• "There certainly are some questions on the ethanol issue that I believe we didn't delve into deep enough," said Neal St. Onge, a Republican Missouri state representative who chairs the house transportation committee. (shocker, politicians not thinking of long term implications ... stop the presses)
  • The moves in Missouri come as Texas Gov. Rick Perry is asking the U.S. Environmental Protection Agency for a 50 percent waiver of the mandate for grain-based ethanol production.
  • Missouri Corn Growers Association Chief Executive Gary Marshall said ethanol production was only a small factor in food price increases, and the corporate oil industry was to blame for the scare tying ethanol production to rising food prices. "It is a nice use of smoke and mirrors. The major oil companies see ethanol as a threat to their profits," Marshall said. "They can put as much oil money as they want to into this and create a big fight ... we're fighting it tooth and nail." (blame big oil, Uncle Ben skates free)
  • Last week, Agriculture Secretary Ed Schafer said about 25 percent of the nation's corn went into ethanol and said that the forces driving rising prices in corn and other commodities had more to do with high energy costs, increased consumption around the world and weather-related production problems. He said aside from some small reductions in subsidies in a new farm bill, the administration was not planning to alter its support for ethanol production. (Federal government response -> What's all the fuss about?)
Tyson's CEO...
  • The call from the head of Tyson Foods Inc. (TSN) for most ethanol subsidies to be swept away promises to re-ignite the food-versus-fuel debate among U.S. agribusiness companies. Dick Bond, Tyson's president and chief executive, said on an earnings call Monday that Congress should reduce or drop a federal tax subsidy and end import tariffs on sugar-based ethanol.
  • His stance has been rejected by the major players in the renewable fuel sector, such as Archer Daniels Midland Co. (ADM), the largest U.S. ethanol producer by volume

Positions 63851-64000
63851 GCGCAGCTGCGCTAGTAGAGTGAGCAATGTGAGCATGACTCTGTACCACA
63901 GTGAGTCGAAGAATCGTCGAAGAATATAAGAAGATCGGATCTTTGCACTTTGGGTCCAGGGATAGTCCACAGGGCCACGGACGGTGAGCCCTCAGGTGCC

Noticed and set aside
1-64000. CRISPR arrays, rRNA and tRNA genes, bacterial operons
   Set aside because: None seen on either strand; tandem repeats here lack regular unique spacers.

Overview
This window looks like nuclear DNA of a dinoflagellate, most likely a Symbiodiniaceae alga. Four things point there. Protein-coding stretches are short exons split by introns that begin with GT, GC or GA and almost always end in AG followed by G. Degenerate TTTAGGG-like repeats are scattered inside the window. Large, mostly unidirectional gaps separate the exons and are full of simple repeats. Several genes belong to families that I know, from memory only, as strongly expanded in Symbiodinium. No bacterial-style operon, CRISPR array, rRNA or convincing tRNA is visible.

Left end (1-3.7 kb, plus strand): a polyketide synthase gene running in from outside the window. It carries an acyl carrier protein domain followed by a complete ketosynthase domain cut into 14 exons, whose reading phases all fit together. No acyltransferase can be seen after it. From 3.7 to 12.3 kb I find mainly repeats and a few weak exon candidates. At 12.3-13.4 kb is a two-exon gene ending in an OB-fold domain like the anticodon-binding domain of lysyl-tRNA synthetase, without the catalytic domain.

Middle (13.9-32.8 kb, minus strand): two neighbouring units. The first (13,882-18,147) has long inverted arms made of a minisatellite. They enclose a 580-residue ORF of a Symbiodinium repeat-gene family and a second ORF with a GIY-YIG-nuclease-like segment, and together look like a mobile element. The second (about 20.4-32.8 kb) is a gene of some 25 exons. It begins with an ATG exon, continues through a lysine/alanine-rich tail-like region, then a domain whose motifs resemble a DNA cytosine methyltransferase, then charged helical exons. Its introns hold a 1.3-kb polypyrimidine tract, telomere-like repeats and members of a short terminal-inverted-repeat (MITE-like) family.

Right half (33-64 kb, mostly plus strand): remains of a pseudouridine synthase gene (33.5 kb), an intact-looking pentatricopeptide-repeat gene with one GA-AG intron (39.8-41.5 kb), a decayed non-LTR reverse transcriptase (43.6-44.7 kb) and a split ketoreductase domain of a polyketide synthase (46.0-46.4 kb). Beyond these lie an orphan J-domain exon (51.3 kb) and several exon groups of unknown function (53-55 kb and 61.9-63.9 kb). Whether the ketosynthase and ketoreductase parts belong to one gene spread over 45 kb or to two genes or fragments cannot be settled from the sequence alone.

• "Diverting corn to make ethanol doesn't make sense," said Bond on a conference call with analysts Monday as the company reported a quarterly loss. He warned that upward pressure on food prices "would get much worse," with 30% of U.S. corn production this year expected to be used for ethanol production.
  • The Renewable Fuel Association (not a biased organization at all), or RFA, the industry's main lobby group, has said efforts to blame ethanol production for rising food prices are "flat-out wrong". "The production and use of ethanol, while increasing demand for corn, is not contributing significantly to food price escalation," said RFA President Bob Dineen in a statement responding to Perry's remarks. "It is, however, helping to keep and oil prices lower than they might otherwise be." (oh excellent! So oil would be $150 if not for ethanol. Gee thanks. The scary thing is I bet they really believe it - meanwhile one of the main culprits Uncle Ben gets off easy again)
This corporate on corporate warfare - how intriguing. May he who has the biggest lobbyist arm win.

Now we await the smoke and mirrors CNBC commentary at 2:15 PM Wednesday about how the Fed is now moving into inflation fighting mode because it put "strong" language in it's statement (laughable). So as the Fed keeps rates at these ultra low levels through November 2008... that's how they are going to "fight inflation". Luckily for all of us, in "6 months" the economy will be booming so when the Federal Reserve begins increasing rates it will be fine - I mean it would cause havoc to raise rates in a stagnant economy, right Mr 1979, Mr 1980, Mr 1981?

No position other than shaking head sadly watching all the hyperbole and misinformation being passed around